In the early and mid 2000s, there was the golden age of the Blogs. In the late 2000s, people who used to write Blogs started using only Twitter and Facebook. They became lazy to write longer texts.
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Bandit3 the Worker
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« Reply #7 on: October 20, 2014, 05:44:19 pm »
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I want to know what the first election was that was decided by media bias. 1988 is the first I remember, but I wasn't old enough to pay attention in earlier years.
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Try this wonderful POPULIST BLOG...

http://onlinelunchpail.blogspot.com
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olawakandi
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« Reply #8 on: October 20, 2014, 06:25:01 pm »
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Radio FDR
TV JFK
Internet Clinton
Newspaper Wilson
« Last Edit: October 20, 2014, 06:28:49 pm by OC »Logged
IDS Speaker Flo
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« Reply #9 on: October 20, 2014, 09:57:48 pm »
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Radio FDR
TV JFK
Internet Clinton
Newspaper Wilson

lol
lol
Maybe
lmao
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I see your point, and maybe we're debating over semantics, but the fact that about 1 million children are functionally homeless to me is a crisis.
wormyguy
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« Reply #10 on: October 20, 2014, 10:57:56 pm »
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Looks from Google Groups like Presidential elections were first discussed on Usenet in 1984 (although there's discussion of Reagan and Carter as early as 1981, so it might've been 1980 if Google's archive doesn't go far back enough).

https://groups.google.com/forum/#!search/reagan$20before$3A1984$2F01$2F01%7Csort:date

It always blows my mind to see to see people talking about stuff 30+ years ago on internet forums that were basically the same as they are today.
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Boris
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« Reply #11 on: October 20, 2014, 11:51:06 pm »
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This thread from October-November 1984 even has its own user Walter Mitty! And if you're in the mood for some internet creeping, most of the usenet users of that era used their real names/university affiliations, so you can look up where they are today!
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© tweed
Miamiu1027
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« Reply #12 on: October 21, 2014, 12:08:12 am »
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This thread from October-November 1984 even has its own user Walter Mitty! And if you're in the mood for some internet creeping, most of the usenet users of that era used their real names/university affiliations, so you can look up where they are today!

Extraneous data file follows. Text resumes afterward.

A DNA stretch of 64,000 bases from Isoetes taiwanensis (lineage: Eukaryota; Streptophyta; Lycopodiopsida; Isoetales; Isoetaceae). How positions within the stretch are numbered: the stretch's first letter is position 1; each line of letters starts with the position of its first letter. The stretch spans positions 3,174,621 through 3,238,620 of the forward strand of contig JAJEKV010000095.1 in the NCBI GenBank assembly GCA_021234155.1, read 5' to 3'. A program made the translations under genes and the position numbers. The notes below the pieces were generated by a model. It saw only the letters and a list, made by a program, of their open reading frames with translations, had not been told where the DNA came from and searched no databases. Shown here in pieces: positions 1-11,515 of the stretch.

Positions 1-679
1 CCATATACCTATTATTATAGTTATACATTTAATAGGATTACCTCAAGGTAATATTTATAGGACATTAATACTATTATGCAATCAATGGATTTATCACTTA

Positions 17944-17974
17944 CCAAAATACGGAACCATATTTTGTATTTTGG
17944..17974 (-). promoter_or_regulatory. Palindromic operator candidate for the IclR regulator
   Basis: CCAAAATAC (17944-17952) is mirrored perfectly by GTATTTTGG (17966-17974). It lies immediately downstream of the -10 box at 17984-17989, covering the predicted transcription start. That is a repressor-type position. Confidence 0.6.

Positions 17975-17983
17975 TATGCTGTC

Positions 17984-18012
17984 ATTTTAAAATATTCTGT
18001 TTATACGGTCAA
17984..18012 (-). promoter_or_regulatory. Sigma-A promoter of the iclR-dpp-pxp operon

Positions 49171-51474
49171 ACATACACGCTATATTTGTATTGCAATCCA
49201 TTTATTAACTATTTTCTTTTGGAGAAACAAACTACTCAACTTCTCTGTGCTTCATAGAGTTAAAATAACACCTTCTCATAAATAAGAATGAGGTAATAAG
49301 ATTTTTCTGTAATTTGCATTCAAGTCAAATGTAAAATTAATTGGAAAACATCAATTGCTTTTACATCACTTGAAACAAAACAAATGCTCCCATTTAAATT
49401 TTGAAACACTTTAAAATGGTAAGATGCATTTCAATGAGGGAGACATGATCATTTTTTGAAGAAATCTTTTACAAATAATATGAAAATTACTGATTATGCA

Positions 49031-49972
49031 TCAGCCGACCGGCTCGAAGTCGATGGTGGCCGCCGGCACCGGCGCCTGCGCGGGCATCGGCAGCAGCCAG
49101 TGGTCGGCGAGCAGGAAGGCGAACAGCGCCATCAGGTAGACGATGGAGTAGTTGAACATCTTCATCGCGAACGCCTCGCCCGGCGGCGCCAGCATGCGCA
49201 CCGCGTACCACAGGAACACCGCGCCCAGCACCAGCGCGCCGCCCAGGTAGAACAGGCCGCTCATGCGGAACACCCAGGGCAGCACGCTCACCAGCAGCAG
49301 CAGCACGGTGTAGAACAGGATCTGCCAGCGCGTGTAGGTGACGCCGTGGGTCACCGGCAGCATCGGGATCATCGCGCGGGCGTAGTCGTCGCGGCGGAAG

I find the usenet archives difficult to navagate.  the spammers have had their way
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in a mirror, dimly lit
MATTROSE94
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« Reply #13 on: October 21, 2014, 03:13:26 pm »
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The first Presidential Election in which radio was used was 1920, as KDKA (the first commercial station) broadcasted the election returns as part of their inaugural broadcast. Radio did not play a big part until the 1928 election however, as both Herbert Hoover and Al Smith used radio as an important venue to give campaign speeches and policy proposals in a way that was much larger than in earlier elections.

The first use of TV in election coverage came about in 1940, as NBC broadcasted most of the Republican National Convention (and filmed portions of the Democratic Convention the day after it ended) along with coverage of President Roosevelt at a Democratic rally in Madison Square Garden on October 28, 1940 and live coverage of the election results as they came in. The first Presidential ads did not appear on TV until 1952 and weren't perfected until the 1960 Election however.

As for internet coverage of Presidential Elections, the first coverage did not appear until 1996 (excluding the earlier usenet posts on the 1980 and 1984 elections), but was mainly based upon websites for the candidates and did not allow for individual users to comment on the candidates and their platforms. It wasn't until 2004 that we saw user-oriented Presidential Election coverage appear on the internet, as that year numerous political blogs and sites such as Atlas Forum began to become popular and more widely-accepted as legitimate sources for campaign information.
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yeah what the f[inks] even is that monstrous amalgamation of man and machine

Like I said 1960 was a f***ing crazy election year. It's like everyone woke up and wondered "who the hell should I vote for?"
Phony Moderate
Obamaisdabest
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« Reply #14 on: October 21, 2014, 07:31:01 pm »
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This thread from October-November 1984 even has its own user Walter Mitty! And if you're in the mood for some internet creeping, most of the usenet users of that era used their real names/university affiliations, so you can look up where they are today!

It'd be interesting to read a discussion on homosexuality from that time.
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CELTICEMPIRE
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« Reply #15 on: October 23, 2014, 06:46:34 pm »
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Radio FDR
TV JFK
Internet Clinton
Newspaper Wilson

You've never seen the Eisenhower TV commercials?

And Newspaper?  I guess people didn't start reading them until 1912?